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A budding new piece of legislation aims to rid the market of cosmetics that contain highly toxic chemicals. The “landmark” bill – called the Toxic-Free Cosmetics Act – was introduced to the California State Assembly this month by Assembly member Al Muratsuchi and fellow co-sponsors, who are calling on the state governmental body to “protect consumers in California by banning the sale of cosmetics containing known carcinogens, reproductive toxins, and endocrine disruptors that are harmful to human health.” If enacted, the bill will be the first of its kind in the U.S.

In addition to expanding the authority of the Department of Public Health’s California Safe Cosmetics Program to actively oversee the market, the newly-proposed legislation, Assembly Bill 495, would amend the California state the Health and Safety Code to strictly prohibit the sale of products that contain any nearly 20 different chemicals on California’s list of Proposition 65 toxics. This includes everything from asbestos, mercury, lead, and formaldehyde to phthalates and fluorinated compounds known as PFAS.

While “many cosmetics companies are already opting to reformulate their products to exclude these dangerous chemicals,” Ken Cook, president of Environmental Working Group, one of the bill’s co-sponsors says, “it is important to establish a [legal standard] that companies can’t drop below.” As noted by The Hill, “It is currently legal for companies to sell cosmetics containing [an array of] dangerous chemicals as long as they list them on the product’s label and report them to the state.”

On a federal level, the regulation of cosmetics of the nearly $100 billion U.S. industry is similarly sparse. As a whole, cosmetics – which fall under the purview of the Food and Drug Administration (“FDA”) and the 1938 Federal Food, Drug, and Cosmetic Act – do not need to be approved by the FDA before hitting shelves, and save for federal labeling requirements, cosmetics fall within a largely self-regulated industry.

As of August 2018, the FDA – for the very first time – initiated a probe into the safety practices and manufacturing standards of cosmetics industry, “taking a detailed look at a sector that includes an estimated 900 companies,” per CNBC. The past several years have also seen federal-level bills proposed, including one called the Personal Care Products Safety Act put forth in May 2017, California Senator Dianne Feinstein and Maine Senator Susan Collins, and another from Utah Senator Orrin, entitled, the FDA Cosmetic Safety and Modernization Act. Neither of those bills has been enacted to date.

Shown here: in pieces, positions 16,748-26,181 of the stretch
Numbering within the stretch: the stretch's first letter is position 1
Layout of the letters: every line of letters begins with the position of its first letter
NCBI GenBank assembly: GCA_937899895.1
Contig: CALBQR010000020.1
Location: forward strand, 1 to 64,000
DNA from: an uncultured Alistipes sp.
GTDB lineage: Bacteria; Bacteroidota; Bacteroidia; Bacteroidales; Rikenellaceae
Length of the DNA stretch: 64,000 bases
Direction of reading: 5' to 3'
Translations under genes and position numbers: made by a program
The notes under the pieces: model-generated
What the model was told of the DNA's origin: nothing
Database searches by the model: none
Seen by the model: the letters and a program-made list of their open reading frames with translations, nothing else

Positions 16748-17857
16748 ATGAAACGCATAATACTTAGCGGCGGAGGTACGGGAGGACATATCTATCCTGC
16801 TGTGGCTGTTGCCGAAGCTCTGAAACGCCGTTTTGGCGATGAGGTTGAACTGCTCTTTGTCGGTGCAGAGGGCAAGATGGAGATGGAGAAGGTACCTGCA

Assembly member Muratsuchi has been particularly vocal about the large-scale failure of the U.S. government to actively protect consumers by way of cosmetic regulations. Speaking last week, Los Angeles-based Muratsuchi aptly noted that “cosmetic products in the U.S. are largely unregulated, [particularly] compared to other nations,” pointing to the 1,300 personal care product chemicals that are banned in the European Union, compared to the 11 toxins outlawed in the U.S.

The California bill could change that. Mr. Cook correctly noted that if passed, AB 495, would have a sweeping effect on the nation,  as “no cosmetics CEO would make a product with [any of these] cancer-causing chemical ingredients that could not be sold in California, the fifth-largest economy in the world.” From a bottom-line perspective, it simply would not make sense for a company to create a product that could not be sold in the state.

Scott Faber, the Senior Vice President for Government Affairs at the Environmental Watch Group, put the state of things into perspective. “It’s hard to think of a category that is less regulated than cosmetics,” he said. “Even pesticides have more.”

UPDATED (April 10, 2019): The California Assembly’s Environment, Safety and Toxic Materials Committee has taken a scheduled vote on the Toxic-Free Cosmetics Act off the calendar, “as it became clear to supporters that they didn’t have enough votes to move the bill to the Assembly Health Committee, which was to take up the legislation on April 23,” according to the Los Angeles Times.

Deep-pocketed opponents of the bill included industry groups and the California Chamber of Commerce, alike, which argued that “there isn’t enough scientific evidence to merit banning certain chemicals, including asbestos and lead, from personal-care products,” and that the bill is little more than “another example of regulatory overreach.”

Jay Ansell, vice president of the Personal Care Products Council, a trade group, said the bill “grossly oversimplifies the complex science behind the ingredients in cosmetics and personal-care products,” asserting that “existing federal and international laws are put in place to keep our consumers safe” and “laws like AB 495 would just contribute to the patchwork of state and local regulations that do not represent the best relevant and available science.”